As a reminder, when determining what constitutes a clinical trial, PLOS ONE follows the WHO’s definition: “a clinical trial is any research study that prospectively assigns human participants or groups of humans to one or more health-related interventions to evaluate the effects on health outcomes.” The ICMJE further clarifies that “health-related interventions include any intervention used to modify a biomedical or health-related outcome (for example, drugs, surgical procedures, devices, behavioral treatments, dietary interventions, and process-of-care changes). Health outcomes include any biomedical or health-related measures obtained in patients or participants, including pharmacokinetic measures and adverse events”.
The ICMJE also recommends that if scientists are unsure whether their trial meets the above definition, they should err on the side of registration.
We believe that while prospective trial registration remains the gold standard, this change in policy will be a positive step towards increased transparency and accountability and is in line with another recent initiative supported by PLOS ONE, the RIAT (Restoring Invisible and Abandoned Trials) initiative. This is also in accordance with the core values of the journal to publish all papers, including studies reporting negative results, provided they are technically sound and done to high scientific and ethical standards.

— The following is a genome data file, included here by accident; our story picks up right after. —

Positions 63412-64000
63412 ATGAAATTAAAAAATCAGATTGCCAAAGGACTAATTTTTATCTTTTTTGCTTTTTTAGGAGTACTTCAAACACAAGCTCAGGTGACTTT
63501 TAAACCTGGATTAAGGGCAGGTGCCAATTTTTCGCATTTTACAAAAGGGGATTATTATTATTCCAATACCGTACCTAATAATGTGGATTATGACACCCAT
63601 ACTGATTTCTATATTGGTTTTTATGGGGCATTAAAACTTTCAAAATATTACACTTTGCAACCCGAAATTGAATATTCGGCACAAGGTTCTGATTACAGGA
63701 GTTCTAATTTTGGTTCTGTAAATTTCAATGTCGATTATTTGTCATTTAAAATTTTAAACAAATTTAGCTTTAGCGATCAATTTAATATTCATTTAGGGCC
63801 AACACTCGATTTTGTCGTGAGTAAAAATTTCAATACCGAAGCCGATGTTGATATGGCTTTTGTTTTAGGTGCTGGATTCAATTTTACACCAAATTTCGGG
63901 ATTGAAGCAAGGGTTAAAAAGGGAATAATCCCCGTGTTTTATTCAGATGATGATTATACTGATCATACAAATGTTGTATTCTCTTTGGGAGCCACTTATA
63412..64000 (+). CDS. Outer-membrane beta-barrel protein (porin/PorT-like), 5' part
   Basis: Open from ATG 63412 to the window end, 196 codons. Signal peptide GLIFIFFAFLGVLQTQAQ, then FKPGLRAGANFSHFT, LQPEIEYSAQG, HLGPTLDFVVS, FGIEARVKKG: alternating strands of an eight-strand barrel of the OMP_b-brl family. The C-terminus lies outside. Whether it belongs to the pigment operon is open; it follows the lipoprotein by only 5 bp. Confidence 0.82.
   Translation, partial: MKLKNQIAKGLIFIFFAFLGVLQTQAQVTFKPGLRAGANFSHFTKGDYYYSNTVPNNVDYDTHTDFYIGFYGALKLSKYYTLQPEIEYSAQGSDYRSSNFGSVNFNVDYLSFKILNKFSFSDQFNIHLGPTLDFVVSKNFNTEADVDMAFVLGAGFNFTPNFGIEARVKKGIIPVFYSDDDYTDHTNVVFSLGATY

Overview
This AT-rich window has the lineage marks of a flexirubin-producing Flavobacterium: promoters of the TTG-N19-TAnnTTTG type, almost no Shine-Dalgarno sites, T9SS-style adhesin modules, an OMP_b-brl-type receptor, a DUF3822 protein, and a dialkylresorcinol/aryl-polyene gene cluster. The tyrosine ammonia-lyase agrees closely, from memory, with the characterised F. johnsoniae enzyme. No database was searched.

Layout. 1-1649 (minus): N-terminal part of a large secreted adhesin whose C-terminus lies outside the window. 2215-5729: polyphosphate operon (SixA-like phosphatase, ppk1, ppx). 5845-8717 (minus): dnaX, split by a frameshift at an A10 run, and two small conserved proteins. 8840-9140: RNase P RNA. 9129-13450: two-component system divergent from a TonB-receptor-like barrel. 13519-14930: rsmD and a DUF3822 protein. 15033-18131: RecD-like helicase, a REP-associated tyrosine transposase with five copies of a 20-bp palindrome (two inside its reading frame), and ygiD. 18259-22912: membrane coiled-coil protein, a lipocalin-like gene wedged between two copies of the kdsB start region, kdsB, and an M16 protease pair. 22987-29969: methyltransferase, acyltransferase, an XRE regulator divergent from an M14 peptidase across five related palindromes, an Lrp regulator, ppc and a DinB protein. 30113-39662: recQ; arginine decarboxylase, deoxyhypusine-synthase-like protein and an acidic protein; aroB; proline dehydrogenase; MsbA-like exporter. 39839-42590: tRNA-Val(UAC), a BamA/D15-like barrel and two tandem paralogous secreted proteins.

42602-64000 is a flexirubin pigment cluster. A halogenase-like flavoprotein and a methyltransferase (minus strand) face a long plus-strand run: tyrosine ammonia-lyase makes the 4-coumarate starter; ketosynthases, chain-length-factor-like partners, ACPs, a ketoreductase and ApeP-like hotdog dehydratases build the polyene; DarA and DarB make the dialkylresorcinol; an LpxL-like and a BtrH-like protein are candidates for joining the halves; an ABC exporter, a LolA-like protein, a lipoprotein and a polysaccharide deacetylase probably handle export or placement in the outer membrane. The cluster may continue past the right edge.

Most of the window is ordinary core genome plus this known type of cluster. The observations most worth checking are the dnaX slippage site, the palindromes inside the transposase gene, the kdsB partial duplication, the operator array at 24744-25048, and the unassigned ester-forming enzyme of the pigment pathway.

Image: by NHS Confederation on Flickr
Most readers are by now familiar with the core principle behind PLOS ONE: to publish all papers that are scientifically and technically sound, regardless of their perceived impact or importance. Another publication criterion that has received far less attention until recently is our commitment to the quality and completeness of reporting.
PLOS ONE considers reporting quality to be of importance in two main areas: first in relation to completeness of authors’ descriptions of study methods and results, and second in assuring readers of the ethical basis underlying the work. The rationale for ensuring high standards of reporting and ethical oversight is aligned with our core mission to facilitate the re-use of open-access research; if studies aren’t reported appropriately, or don’t have the necessary ethical oversight, it is much more difficult for others to replicate the work or incorporate the data as part of a larger study.
The natural follow-up question might be: how do we as a journal maintain these standards? Here, we’d like to outline briefly our standards, the reasons for them, and the process for ensuring that authors adhere to them. By doing this, we hope to shed light on some of our internal processes, both for the journal’s community, as well as for interested readers that appreciate sound, well-done science as much as we do.